What is the message behind VIEN Atelier and what is the most challenging in spreading it?
Vìen is a “clash”: sartorial and streetwear blend together into something new, I try to make these two opposite universes collide. Looking back to the past to create a new vision of the future. This is the Vìen message and I feel that this message is quite clear in what we do.
How do you think your label can play an important role in your daily client’s life?
Through clothes we express ourselves. We say who we are and what we like. Wearing a brand you chose to feel comfortable in being yourself. This is the most important thing in our daily life.
What does the fashion industry need after the pandemic situation in order to be more improved?
We need changes. However, collections are now smaller and this is better for us and for sustainability and this is already a positive point. On the other hand, I believe that the actual system is in need of a revamp.
How do you want to achieve the long-lasting concept for VIEN Atelier?
If you follow your purpose you are always in for the long run.
What’s the main impact of social media in both ways, fashion buying and brand marketing?
In Italy we say “arma a doppio taglio”: this means that social media can be a double-edged sword for fashion: on one side is easier and faster to spread your brand to the world; on the other side social media is based mostly on numbers, which change the value of a brand or a person, forgetting things that are more important, like the actual product itself, details and I feel we are losing the real life.
How far do you go in terms of sustainability?
Everything is made locally in Puglia, we produce in-house. This is important for pollution and we always try our best not to waste fabrics and not overproduce.
How do you think street culture changed during the years? How exactly?
Street culture has always been around and it’s always been a big part of our daily life. The difference now is that street couture has made a leap into the catwalk and the luxury world.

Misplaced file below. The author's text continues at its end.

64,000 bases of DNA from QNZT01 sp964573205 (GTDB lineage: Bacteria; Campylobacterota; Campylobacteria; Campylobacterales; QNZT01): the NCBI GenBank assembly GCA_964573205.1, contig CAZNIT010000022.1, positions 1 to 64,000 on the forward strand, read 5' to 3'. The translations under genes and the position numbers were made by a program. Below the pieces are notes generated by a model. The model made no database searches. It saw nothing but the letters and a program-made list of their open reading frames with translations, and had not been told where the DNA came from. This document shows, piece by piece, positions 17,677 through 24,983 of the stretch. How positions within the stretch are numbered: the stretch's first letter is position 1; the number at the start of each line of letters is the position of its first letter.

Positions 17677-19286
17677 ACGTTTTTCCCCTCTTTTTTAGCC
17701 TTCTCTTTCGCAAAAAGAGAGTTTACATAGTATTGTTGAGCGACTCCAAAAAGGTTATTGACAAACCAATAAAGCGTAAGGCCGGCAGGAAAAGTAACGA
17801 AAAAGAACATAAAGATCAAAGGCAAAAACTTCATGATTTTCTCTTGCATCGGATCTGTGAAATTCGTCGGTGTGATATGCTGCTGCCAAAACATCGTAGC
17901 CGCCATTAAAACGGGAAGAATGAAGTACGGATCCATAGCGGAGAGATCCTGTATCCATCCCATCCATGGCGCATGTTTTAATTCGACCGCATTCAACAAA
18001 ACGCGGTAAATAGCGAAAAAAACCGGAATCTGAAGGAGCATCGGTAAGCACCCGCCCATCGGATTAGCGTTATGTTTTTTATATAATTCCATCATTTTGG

Mainly inspiration for your last menswear collection?
The latest menswear collection is inspired by the origins of raving in Manchester’s music scene in the ’80s and the ’90s when the visionary Tony Wilson of Factory Records, founded “The Haçienda” club in Manchester and changed the music scene forever. This movement was called baggy or ‘Madchester’.
Iconic people you would like to meet personally and why?
Hard to choose. From Klimt to Camus. Paul Weller to Brian Eno. From Margiela to Gianni Agnelli and the list of women could take months to be written… Everyone for a different reason. For what they brought in my life, from art to knowledge. from beauty to experiences.
Your dream collaboration?
More than a collaboration my dream is to design and be the creative director of historical brands.
What does ‘free soul’ means to you?
To be a free soul for me is doing whatever you want, whenever and wherever you want without any restriction.
What’s on your current playlist?
Many different music. From classical to Bossanova, from early rap to funky. I’m really in this Brazilian psychedelic music from the ’60s like a band called “Os Mutantes” and I recently started listening – again after years – to this amazing Mancunian band called “A Certain Ratio”. A funky/post-punk mix! They were so ahead of their time!!!
Imagine that you must write a letter to your FUTURE SELF. What would you write?
Keep on doing what you really love.